The news that Hinkley Point achieved a strike price of £92.50 per MWh, nearly four times the amount originally proposed, cannot but rankle with the British solar industry.
What, no degression model? Support for green energy lasting thirty five years? A vast, decade-long construction project in the countryside of southwest England? You'd expect Tory back-benchers to be up in arms!
Instead we find the media cheering the move to the rafters.
It was the same story with shale. Potential impacts on the countryside were, according to the Prime Minister, a "myth". Indigenous energy supply and tens of thousands of new jobs would instead help deliver a second industrial revolution for Britain. (Note how the language was similar to that bandied around when the Labour government launched its green jobs revolution.)
Don't get me wrong: I'm neither anti-nuclear nor against shale. My question is instead how solar can locate the same kind of support, in particular as election time nears and energy bills move centre stage.
Since the feed-in-tariff cuts, the industry associations have done a fantastic job of putting the case for solar at the political level. Calls for visibility on FiTs and ROCs were heeded and the market has recovered to become one of the largest worldwide. Greg Barker openly admits he was at first sceptical of solar, but has since emerged as a darling of the industry.
This is unfortunately not the end of the story. Future policy decisions could undermine solar's potential, and indeed kill the industry off altogether, starting with the proposed review of so-called "green levies".
The political reality is that most decisions are made in the context of the public debate. In today's world, that means the "national conversation" between politicians and national media.
This is a big challenge for British solar. Media coverage here ranges from sceptical at best, to outright hostility, and is showing tendencies to become more negative over time.
Even the normally-objective Financial Times has shifted in tone, writing that “industry advocates often struggle to explain that solar photovoltaic panels do not need scorching hot weather to be effective", and that solar farms are "provoking outrage across the country".
Why is this important? George Brock, head of the Graduate School of Journalism at City University, writes that “the news media’s influence lies more in defining the agenda of what is important or in marginalizing either debates or opinions".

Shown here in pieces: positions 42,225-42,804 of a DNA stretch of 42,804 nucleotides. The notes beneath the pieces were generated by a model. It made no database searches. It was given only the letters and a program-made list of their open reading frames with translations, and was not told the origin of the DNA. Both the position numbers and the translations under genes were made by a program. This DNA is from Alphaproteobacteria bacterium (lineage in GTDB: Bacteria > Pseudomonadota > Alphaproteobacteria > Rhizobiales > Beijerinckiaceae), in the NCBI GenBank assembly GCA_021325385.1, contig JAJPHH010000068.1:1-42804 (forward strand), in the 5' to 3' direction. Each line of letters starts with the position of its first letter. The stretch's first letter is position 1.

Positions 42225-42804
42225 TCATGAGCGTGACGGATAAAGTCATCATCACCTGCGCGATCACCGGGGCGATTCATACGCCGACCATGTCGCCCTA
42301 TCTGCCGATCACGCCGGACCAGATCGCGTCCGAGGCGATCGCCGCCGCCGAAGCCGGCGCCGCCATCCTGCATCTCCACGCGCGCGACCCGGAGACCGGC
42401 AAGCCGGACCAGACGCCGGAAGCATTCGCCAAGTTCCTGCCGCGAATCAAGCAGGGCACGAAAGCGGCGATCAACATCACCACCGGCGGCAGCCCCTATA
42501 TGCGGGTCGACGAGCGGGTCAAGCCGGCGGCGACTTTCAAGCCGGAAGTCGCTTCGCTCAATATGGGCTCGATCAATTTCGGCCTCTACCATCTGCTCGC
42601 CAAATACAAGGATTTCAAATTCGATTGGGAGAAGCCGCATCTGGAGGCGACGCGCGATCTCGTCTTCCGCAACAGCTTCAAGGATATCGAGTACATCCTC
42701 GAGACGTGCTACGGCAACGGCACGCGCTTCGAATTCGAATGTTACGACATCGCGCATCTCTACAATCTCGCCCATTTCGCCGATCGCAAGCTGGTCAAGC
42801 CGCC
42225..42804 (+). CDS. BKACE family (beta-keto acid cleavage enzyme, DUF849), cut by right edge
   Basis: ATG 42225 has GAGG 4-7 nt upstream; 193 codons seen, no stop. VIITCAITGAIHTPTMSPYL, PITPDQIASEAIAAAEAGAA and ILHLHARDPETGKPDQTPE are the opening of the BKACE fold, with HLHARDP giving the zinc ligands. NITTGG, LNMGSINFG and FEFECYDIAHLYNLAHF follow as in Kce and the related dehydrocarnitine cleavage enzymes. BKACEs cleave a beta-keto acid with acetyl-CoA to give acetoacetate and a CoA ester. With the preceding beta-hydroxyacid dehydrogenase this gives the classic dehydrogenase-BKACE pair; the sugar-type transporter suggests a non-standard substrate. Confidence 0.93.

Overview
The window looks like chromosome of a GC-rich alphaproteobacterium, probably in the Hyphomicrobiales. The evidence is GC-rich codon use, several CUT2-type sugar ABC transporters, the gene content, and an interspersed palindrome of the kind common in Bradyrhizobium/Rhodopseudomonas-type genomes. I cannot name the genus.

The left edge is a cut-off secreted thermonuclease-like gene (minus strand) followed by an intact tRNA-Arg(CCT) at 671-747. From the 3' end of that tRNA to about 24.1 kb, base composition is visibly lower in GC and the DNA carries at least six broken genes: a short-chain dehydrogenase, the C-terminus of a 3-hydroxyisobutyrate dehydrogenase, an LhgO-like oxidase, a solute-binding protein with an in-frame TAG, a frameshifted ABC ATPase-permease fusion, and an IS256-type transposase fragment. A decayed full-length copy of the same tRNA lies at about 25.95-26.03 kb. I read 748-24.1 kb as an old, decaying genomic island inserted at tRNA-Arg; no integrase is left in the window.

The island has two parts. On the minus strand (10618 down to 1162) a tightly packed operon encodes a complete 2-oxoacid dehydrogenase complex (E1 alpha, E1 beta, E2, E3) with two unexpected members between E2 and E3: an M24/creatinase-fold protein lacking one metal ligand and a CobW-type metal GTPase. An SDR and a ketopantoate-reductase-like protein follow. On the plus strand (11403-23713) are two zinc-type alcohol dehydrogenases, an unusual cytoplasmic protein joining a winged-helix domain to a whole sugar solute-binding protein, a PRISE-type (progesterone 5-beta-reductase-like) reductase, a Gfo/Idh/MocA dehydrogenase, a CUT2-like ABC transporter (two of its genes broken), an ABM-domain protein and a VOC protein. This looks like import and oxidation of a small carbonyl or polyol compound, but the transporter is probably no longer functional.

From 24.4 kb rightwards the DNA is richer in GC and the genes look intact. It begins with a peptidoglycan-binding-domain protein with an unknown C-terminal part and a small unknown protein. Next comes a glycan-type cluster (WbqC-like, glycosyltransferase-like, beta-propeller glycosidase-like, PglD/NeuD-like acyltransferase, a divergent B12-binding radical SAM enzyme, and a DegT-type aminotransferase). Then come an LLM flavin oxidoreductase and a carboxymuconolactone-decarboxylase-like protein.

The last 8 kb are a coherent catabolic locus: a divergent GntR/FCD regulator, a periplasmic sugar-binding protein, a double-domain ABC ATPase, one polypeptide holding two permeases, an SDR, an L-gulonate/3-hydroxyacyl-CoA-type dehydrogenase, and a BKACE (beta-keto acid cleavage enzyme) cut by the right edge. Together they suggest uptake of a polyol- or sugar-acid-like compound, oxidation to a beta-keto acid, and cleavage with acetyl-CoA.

The risk is that British solar becomes marginalised in the public debate, before it has had a chance to become mainstream.
There are different approaches to promoting a niche technology, idea or policy. Some argue that it is best to keep quiet, fearing revolt, and gradually build up support until there is critical mass. Others claim that the media is only useful so long as the right people are alerted to the rewards on offer – a business-like approach.
The third way – let's call it the "nuclear option" – is to steer the debate towards a convincing idea, that is attractive to a broad array of different stakeholders, and pushing it strongly through all available channels.
The President of the American solar industry association makes a strong pitch for the third option: "If you don’t get involved and we as an industry don’t participate in a committed and shared effort, we will only make it that much easier for our critics and enemies to silence our roar."
In August, President Obama installed solar panels on the roof of the Whitehouse. In fact he wasn't the first president to opt for solar. Jimmy Carter had a system installed, and even George W Bush put in panels, in part to heat the presidential pool.
Britain is certainly a different country, and the chances of David Cameron pulling out the Yellow Pages today look remote. But a co-ordinated, strategic approach to communications would certainly hasten the day.